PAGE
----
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JohnLiddiard

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JohnLiddiard last won the day on July 27

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About JohnLiddiard

  • Rank
    Triggerfish
  • Birthday 02/25/1960

Contact Methods

  • Website URL
    http://www.jlunderwater.co.uk
  • ICQ
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Profile Information

  • Gender
    Male
  • Location
    Bristol
  • Interests
    Freelance photographer and journalist working mostly for Diver Magazine. Lots of UK wreck diving, but also like to travel and snap pretty marine life. Rebreathers.

Additional Info

  • Show Country Flag:
    United Kingdom
  • Camera Model & Brand
    Nikon D200
  • Camera Housing
    Subal
  • Strobe/Lighting Model & Brand
    Inon Z240
  • Industry Affiliation
    Freelance photographer

Recent Profile Visitors

3259 profile views
  1. > "We live in the "good-enough society", Phones are not locked in to just the software the manufacturer provides. They are part of a whole ecosystem of 3rd party just about good enough software. Don't like the way the something on your phone works - well browse the web and try a few 'maybe good enough' alternatives until you find one you like. Whilst I curse the poor quality of much of such software, and even more the bloatware that comes pre-installed with a new phone, the fact remains that I have a choice and eventually find something that, at least for me, suits better than the original. Its not just the phone hardware manufacturers that are pushing the whole ecosystem forward. Their software development is limited to a few proprietary drivers and configuring an operating system. But they benefit from many orders of magnitude 'free' (at least to the manufacturer) additional development work from a world of developers. The first big camera manufacturer to take the plunge and open up their platform to third party software could start an evolutionary rush of innovation (much of which will be barely good enough) that others will have to follow or get left behind. Rather than comparing the benefits of Nikon / Canon / Sony / Olympus, we will be comparing the benefits of what software we have installed. But by providing a route out of stagnation, would that also result in a further 'commoditization' of cameras and shake up of manufacturers? Will Sony and Nikon embrace android, while Apple partners with Canon for iEOS?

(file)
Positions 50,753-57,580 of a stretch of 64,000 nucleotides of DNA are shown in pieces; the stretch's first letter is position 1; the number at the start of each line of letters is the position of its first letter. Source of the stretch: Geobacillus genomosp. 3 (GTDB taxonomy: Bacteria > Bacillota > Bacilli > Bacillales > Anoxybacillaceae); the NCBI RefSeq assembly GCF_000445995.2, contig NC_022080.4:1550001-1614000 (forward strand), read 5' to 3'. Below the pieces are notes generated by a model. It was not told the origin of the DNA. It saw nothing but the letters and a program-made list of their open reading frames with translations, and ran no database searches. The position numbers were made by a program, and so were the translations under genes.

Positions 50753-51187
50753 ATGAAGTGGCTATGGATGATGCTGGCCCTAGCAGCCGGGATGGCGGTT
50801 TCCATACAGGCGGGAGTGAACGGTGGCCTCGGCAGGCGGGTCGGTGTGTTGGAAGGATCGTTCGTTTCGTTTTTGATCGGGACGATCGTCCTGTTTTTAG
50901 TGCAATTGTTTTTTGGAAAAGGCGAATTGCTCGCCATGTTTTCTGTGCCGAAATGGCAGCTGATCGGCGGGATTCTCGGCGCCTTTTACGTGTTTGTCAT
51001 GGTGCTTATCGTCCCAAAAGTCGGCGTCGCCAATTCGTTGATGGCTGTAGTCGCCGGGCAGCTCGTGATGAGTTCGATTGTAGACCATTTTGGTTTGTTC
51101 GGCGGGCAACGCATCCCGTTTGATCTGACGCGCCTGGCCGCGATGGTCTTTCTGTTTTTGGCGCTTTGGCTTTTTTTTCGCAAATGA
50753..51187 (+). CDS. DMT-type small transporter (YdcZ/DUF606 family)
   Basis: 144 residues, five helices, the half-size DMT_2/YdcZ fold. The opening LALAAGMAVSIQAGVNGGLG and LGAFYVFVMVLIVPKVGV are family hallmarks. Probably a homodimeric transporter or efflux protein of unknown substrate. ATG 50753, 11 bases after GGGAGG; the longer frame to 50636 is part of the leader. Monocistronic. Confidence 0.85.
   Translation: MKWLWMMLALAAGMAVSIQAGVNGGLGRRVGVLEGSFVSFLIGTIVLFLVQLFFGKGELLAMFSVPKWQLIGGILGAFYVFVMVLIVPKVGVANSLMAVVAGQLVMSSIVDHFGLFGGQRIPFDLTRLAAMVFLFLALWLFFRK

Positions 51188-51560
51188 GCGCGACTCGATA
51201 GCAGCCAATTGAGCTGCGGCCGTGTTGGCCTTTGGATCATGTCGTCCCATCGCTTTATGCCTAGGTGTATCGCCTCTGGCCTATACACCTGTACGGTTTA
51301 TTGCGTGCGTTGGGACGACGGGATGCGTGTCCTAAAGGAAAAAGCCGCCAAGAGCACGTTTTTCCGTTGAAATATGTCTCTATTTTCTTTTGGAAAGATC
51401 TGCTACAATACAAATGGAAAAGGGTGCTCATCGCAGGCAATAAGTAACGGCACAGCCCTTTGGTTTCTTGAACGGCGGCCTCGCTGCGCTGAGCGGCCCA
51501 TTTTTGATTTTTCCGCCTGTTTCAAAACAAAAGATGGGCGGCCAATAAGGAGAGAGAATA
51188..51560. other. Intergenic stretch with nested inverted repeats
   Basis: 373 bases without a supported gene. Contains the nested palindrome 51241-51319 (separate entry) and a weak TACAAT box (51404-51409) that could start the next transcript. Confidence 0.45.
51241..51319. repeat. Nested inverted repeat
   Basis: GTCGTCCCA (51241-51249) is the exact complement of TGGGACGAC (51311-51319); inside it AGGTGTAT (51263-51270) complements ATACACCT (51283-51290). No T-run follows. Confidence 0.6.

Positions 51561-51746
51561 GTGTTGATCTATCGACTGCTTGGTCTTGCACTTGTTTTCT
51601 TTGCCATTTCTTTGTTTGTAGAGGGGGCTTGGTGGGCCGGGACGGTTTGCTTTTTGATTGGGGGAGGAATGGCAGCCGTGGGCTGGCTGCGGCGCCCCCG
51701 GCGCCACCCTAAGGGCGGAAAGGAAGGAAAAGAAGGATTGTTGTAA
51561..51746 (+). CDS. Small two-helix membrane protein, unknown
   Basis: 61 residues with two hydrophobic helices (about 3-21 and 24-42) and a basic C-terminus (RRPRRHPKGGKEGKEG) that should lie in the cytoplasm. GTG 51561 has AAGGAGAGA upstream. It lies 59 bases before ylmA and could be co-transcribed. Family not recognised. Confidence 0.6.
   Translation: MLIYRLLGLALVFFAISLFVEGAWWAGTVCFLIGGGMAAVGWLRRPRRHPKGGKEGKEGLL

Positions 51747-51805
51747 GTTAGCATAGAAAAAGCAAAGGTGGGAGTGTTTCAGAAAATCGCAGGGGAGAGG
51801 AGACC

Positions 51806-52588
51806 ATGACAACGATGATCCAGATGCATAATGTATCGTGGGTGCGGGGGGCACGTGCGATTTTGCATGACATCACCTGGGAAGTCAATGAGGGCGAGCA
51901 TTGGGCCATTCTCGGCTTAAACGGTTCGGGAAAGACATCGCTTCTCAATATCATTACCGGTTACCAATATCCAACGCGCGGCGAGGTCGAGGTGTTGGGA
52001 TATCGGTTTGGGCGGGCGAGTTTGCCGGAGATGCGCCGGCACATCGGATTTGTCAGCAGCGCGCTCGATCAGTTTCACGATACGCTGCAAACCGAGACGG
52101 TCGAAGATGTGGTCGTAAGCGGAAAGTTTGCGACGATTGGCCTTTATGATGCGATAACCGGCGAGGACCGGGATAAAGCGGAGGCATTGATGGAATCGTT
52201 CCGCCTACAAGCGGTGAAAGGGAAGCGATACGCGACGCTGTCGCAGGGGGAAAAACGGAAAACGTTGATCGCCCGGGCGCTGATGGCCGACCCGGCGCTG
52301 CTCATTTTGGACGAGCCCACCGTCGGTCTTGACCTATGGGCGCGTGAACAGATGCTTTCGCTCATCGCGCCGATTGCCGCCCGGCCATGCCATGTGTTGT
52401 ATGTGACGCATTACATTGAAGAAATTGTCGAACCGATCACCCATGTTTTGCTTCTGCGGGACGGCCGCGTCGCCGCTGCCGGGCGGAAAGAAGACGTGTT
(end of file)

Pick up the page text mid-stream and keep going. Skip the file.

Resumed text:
2. https://www.nature.com/articles/s41598-018-37356-2 To be fair, when this paper was first referenced in the diving press, there were marine scientists who wrote to disagree with the results. Also, its flash/strobe, not video lights.
  3. I would have upgraded camera bodies more often if manufactures kept the body physically compatible. ie. I can continue to use this year's body in last year's housing. But even with the smallest minor version upgrade they insist on moving a button a few mm and thus a camera body upgrade dictates a housing body upgrade and hence the cost of upgrading is prohibitive. The last time I managed to do that was a Nikon F801 to an F801s! (I still have them sitting in box somewhere if anyone wants to make me an offer) Looking at it naively and simplistically, if manufacturers committed to a standard physical body across several models and just fitted different electronics into it, they could put the cash saved on tooling into the electronics and get more sales from us underwater photographers. But then we have been saying that forever and no manufacturer has listened to us. That is all at a bit of a tangent. As per the original premise, I agree that once you have a camera that can see better than you can, focus faster than you can, and takes pictures technically good enough for what you want to do with them, why should you ever need more? The product becomes a commodity and has to compete on price and convenience rather than technical excellence.